Non-Pressurized Alcohol Stove - Page 3 - SailNet Community
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post #21 of 33 Old 07-26-2007
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The smallest SHARP microwave DRAWS 1100 watts...or 91 AMPS (plus conversion losses....so lets call it 100) from your batteries during operation. If you have an inverter that can handle this, the damage to your battery bank is relatively minor 16 amps/hours for 10 minutes use. Microwaves typically do not like cheap inverters...get a sine wave or GOOD modified sine wave inverter if you want to run one off your batteries.
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post #22 of 33 Old 07-26-2007
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The smallest SHARP microwave DRAWS 1100 watts...or 91 AMPS (plus conversion losses....so lets call it 100) from your batteries during operation. If you have an inverter that can handle this, the damage to your battery bank is relatively minor 16 amps/hours for 10 minutes use. Microwaves typically do not like cheap inverters...get a sine wave or GOOD modified sine wave inverter if you want to run one off your batteries.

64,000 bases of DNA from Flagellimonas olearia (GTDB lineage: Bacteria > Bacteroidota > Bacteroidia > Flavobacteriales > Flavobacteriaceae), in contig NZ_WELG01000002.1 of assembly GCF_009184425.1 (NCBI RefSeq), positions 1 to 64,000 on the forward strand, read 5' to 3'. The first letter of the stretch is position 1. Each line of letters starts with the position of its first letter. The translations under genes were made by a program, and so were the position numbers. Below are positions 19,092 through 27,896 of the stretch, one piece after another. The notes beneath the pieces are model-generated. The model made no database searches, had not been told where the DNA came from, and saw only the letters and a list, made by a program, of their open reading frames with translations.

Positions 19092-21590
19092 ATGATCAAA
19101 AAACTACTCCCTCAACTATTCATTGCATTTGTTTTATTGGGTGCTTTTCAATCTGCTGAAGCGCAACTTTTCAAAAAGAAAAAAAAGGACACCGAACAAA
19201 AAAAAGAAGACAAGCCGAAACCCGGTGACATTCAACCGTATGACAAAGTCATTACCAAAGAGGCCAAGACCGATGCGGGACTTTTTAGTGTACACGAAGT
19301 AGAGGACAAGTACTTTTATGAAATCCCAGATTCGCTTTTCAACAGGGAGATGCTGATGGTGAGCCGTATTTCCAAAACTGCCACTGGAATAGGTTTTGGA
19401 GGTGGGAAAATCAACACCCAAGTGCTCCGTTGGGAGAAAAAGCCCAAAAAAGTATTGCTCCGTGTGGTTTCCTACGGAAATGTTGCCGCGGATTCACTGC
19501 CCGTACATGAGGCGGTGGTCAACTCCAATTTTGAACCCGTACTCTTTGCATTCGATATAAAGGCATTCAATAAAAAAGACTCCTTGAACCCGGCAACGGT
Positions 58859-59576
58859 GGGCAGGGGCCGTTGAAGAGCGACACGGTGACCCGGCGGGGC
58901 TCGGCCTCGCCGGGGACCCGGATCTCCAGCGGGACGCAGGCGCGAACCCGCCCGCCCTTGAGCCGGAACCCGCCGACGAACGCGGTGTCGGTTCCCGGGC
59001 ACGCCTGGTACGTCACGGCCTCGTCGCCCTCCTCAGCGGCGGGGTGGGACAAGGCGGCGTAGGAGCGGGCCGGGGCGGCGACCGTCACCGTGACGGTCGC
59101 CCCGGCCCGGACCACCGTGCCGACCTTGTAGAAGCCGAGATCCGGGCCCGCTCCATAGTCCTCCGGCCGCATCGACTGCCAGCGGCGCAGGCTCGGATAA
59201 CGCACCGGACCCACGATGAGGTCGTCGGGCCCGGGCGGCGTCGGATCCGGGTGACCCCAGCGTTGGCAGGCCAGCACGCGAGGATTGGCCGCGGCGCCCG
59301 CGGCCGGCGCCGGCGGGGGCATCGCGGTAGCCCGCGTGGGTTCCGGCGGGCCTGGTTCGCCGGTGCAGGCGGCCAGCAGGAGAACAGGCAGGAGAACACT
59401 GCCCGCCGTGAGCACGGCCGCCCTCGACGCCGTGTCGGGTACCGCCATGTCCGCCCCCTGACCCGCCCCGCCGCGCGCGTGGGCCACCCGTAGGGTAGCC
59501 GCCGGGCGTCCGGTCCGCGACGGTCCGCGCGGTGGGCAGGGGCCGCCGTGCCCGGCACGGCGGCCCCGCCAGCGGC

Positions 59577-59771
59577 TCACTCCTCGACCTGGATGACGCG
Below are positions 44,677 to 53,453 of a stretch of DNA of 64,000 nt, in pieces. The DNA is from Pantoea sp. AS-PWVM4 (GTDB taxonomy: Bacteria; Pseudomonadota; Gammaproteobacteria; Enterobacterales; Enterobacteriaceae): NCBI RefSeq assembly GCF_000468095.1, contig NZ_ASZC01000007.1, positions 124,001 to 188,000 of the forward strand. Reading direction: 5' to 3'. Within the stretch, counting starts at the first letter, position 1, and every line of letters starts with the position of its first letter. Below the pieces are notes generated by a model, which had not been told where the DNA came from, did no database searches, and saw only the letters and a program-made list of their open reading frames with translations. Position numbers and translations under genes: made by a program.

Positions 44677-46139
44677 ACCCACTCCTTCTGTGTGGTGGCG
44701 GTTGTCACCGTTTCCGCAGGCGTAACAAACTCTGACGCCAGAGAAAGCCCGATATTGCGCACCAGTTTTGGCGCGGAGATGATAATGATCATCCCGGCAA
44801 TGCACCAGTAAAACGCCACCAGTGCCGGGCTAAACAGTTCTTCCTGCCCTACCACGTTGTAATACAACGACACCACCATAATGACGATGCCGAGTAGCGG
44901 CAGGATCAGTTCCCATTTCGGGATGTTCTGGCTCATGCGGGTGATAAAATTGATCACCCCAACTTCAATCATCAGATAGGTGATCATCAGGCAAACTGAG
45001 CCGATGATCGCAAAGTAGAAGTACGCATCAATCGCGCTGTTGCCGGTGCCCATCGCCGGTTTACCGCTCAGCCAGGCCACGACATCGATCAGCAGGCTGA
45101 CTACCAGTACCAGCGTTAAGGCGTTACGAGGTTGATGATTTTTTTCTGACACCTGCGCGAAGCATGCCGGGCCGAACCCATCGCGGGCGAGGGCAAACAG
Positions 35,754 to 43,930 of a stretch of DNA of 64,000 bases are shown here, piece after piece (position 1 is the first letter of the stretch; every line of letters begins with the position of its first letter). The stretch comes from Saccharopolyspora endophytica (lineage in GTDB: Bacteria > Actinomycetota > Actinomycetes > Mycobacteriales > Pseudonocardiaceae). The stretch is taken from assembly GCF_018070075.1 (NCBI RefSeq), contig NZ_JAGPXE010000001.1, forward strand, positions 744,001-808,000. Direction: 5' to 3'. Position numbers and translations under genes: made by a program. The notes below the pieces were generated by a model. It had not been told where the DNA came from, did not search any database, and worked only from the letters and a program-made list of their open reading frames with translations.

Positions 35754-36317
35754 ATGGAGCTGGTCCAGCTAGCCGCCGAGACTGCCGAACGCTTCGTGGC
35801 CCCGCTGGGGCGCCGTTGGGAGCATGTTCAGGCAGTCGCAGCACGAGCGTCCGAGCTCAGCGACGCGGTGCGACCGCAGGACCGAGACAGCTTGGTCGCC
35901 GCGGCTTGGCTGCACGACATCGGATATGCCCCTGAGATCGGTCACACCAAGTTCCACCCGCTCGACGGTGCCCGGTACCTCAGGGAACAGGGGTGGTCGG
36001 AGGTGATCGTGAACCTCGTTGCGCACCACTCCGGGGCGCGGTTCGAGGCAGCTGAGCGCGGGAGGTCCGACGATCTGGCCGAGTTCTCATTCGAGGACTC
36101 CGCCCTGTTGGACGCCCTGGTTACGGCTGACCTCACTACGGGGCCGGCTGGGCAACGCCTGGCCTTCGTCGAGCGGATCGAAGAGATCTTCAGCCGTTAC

Hmm, I should go and check and see what I used on my trip, brb!

Ok, this is what I used.

Microwave is a Sunbeam SBM7700W
120 Volt A/C
8 Amps

So the microwave uses, what is that, 960 watts. I got that microwave at Walmart, it was on special for like 99$us at the time I bought it, or maybe it was 59$us, I remember it was something absurd and it was definitely under 100$us.

Inverter is a Vector MAXXSST w/ soft start technology (whatever that means!)
1500 Watt peak
750 Watt running

This may have come from Advance Auto Parts, I can't remember.

Here is a place selling one for 100$us.

I ran that off of 2 deep cycle marine batteries I got from Advance Auto.

Even though that cheap inverter (750 watt running, 1500 watt peak) doesn't say it's big enough to run that microwave (960 watts), I can assure you it ran it just fine, often.

I wasn't preparing like giant multi-course meals with the thing, of course, it was just me most of the time. The biggest meal I made in it was for me and this gardener at some Mexican RV camping place, and I think we had chunky soup, a can of corn, and I forget what else, just things you heat up for a few minutes.

Last edited by wind_magic; 07-26-2007 at 12:01 PM.
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post #23 of 33 Old 07-26-2007